Housing report – built on arguable assumptions
It was hard to miss the headlines following a report from the National Planning and Housing Advice Unit [NPHAU] which suggested that the prices of thehouse prices in England would rise to ten times the salary levels of the poorest by 2026 – obviously pricing many out of ownership. (The current average ratio is seven times). But at least one of their underlying assumptions is arguable.
The NPHAU was set up by the Government in 2006 in the wake of the Barker Review on Housing Supply to provide “expert independent advice to Government and the regions on addressing long term market affordability and housing supply; and on the implications for the level and broad distribution of future house building.”
It’s chaired by an economist, Stephen Nickell, and to judge from news reports – the actual report is not obviously visible online – the report has taken an economist’s view of the problem. This is to say, it has leant heavily on the government projection that the number of households will expand by 223,000 a year by 2030, that only 168,000 homes were built in 2006-07, and therefore (QED) there is a supply problem. (Kate Barker, another economist, came to the same conclusion in her review).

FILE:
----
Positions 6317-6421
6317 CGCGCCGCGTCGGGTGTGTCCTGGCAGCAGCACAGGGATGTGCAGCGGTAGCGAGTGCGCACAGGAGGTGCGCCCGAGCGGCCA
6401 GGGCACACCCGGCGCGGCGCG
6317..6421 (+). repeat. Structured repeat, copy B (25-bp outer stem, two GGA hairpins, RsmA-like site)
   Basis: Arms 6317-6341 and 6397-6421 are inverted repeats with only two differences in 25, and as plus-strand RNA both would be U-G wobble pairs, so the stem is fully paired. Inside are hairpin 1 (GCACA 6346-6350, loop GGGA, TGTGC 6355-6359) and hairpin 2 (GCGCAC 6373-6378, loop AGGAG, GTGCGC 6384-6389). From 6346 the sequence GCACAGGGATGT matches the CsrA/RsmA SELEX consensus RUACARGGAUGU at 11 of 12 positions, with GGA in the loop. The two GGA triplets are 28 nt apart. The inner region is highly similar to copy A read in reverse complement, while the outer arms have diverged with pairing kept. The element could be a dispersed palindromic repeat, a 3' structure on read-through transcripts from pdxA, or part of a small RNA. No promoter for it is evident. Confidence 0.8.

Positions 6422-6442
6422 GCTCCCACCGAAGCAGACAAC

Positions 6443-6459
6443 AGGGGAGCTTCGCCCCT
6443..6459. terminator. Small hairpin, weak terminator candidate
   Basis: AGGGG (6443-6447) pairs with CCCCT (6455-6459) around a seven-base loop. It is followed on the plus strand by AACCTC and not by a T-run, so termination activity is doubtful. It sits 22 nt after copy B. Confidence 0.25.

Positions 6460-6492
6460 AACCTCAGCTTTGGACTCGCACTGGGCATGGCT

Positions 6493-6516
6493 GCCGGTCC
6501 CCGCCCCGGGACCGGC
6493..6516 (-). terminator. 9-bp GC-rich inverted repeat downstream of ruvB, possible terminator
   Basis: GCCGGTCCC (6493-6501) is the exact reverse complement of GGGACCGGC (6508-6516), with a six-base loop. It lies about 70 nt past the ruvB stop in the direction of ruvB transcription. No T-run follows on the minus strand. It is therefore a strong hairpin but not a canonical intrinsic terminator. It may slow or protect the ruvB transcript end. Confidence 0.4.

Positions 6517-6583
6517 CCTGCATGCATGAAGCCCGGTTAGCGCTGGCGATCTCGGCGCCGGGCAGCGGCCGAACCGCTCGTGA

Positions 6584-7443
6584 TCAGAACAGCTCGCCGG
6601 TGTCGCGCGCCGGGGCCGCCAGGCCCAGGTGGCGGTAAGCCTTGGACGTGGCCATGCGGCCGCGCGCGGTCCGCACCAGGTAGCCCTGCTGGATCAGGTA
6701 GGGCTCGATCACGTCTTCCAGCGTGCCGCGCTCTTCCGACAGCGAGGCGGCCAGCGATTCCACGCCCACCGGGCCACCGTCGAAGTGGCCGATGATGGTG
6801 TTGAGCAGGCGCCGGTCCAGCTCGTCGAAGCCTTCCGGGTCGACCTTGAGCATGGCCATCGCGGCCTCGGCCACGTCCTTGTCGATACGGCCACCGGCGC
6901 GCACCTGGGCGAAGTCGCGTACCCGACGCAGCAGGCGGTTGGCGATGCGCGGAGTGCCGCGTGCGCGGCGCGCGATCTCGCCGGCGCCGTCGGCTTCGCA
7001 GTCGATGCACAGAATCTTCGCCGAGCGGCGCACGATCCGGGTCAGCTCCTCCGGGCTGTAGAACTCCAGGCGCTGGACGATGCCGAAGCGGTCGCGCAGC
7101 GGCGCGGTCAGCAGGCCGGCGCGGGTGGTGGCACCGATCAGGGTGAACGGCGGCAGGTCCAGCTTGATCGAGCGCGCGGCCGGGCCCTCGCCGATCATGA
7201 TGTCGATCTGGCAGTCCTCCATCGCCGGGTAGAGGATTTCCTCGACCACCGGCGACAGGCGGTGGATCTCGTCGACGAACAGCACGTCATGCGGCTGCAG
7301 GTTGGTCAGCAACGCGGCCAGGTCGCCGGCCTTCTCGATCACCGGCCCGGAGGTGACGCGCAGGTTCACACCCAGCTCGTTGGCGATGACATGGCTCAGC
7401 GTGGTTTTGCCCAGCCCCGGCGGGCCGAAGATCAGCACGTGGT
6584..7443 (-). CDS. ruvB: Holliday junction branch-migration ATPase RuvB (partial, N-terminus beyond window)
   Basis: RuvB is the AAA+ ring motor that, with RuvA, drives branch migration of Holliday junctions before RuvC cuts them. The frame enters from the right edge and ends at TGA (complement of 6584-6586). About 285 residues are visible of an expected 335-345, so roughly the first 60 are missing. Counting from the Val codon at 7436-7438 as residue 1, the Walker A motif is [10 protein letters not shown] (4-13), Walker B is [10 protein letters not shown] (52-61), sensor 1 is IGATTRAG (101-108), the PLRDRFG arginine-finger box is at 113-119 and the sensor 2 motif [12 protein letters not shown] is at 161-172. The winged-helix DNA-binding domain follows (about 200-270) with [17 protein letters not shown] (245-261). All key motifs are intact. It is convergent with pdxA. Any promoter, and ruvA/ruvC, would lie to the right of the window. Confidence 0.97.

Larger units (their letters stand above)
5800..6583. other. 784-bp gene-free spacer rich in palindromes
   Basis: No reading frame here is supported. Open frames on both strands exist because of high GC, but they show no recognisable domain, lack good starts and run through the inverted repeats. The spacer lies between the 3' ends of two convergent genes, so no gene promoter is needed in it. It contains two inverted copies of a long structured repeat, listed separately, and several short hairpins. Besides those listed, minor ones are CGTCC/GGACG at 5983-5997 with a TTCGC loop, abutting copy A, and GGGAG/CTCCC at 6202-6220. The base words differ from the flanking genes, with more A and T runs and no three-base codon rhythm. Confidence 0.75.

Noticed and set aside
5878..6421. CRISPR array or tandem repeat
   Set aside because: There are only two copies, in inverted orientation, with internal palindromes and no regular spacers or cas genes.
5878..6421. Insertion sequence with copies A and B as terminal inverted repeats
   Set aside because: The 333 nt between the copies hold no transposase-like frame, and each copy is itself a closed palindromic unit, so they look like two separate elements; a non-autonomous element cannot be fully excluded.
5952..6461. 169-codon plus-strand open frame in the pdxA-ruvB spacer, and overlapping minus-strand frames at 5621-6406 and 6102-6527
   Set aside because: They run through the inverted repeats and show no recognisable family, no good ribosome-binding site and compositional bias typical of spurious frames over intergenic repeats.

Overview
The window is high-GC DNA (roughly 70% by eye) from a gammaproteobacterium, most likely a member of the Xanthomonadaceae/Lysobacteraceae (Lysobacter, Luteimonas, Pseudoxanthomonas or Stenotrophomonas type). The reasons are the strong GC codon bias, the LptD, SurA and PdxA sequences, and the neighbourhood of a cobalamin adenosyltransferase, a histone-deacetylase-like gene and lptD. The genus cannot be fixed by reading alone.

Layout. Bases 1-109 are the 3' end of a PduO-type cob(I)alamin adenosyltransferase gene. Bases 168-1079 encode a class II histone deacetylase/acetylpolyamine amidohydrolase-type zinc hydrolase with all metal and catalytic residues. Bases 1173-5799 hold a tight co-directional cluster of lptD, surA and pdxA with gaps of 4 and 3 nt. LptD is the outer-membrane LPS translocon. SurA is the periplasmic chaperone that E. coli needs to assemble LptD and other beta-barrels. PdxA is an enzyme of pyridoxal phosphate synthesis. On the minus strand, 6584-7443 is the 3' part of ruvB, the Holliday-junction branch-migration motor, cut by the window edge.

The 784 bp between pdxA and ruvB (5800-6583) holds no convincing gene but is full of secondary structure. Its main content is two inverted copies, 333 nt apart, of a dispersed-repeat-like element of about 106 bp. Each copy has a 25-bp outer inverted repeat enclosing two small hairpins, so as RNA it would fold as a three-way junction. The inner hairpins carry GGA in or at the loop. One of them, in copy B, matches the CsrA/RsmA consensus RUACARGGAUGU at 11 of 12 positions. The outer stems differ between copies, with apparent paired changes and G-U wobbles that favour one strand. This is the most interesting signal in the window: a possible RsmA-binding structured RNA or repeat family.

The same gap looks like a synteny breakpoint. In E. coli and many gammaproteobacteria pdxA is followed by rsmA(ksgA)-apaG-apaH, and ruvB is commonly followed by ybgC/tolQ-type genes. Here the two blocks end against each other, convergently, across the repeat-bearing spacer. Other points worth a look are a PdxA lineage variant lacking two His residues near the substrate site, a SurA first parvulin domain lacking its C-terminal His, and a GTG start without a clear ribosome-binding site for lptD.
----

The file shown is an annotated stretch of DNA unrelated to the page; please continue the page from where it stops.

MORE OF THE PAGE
But the projections for the required number of homes lean strongly on a set of assumptions which projects forwards the decline in number of people living in each household, and the increasing number of people living on their own. This has been driven by increasing affluence, and increasing divorce rates, among other things.
But there are reasons to believe that this trend may change. People are more concerned than they were about well-being, which increases the desire for social exchange; the divorce/separation rates are now falling; even the very cost of housing encourages shared occupation instead of single person households (you’d have thought economists would spot this one). And if energy and resource costs rise, or if there’s any form of carbon restrictions, the cost of living alone would become disproportionately expensive. But there doesn’t seem to be any consideration in the current analysis of any trends from outside the housing market.
The wider system problem is the way in which the financial system creates money – but this is a more complex issue which requires a post of its own.
Single people and homes assumptions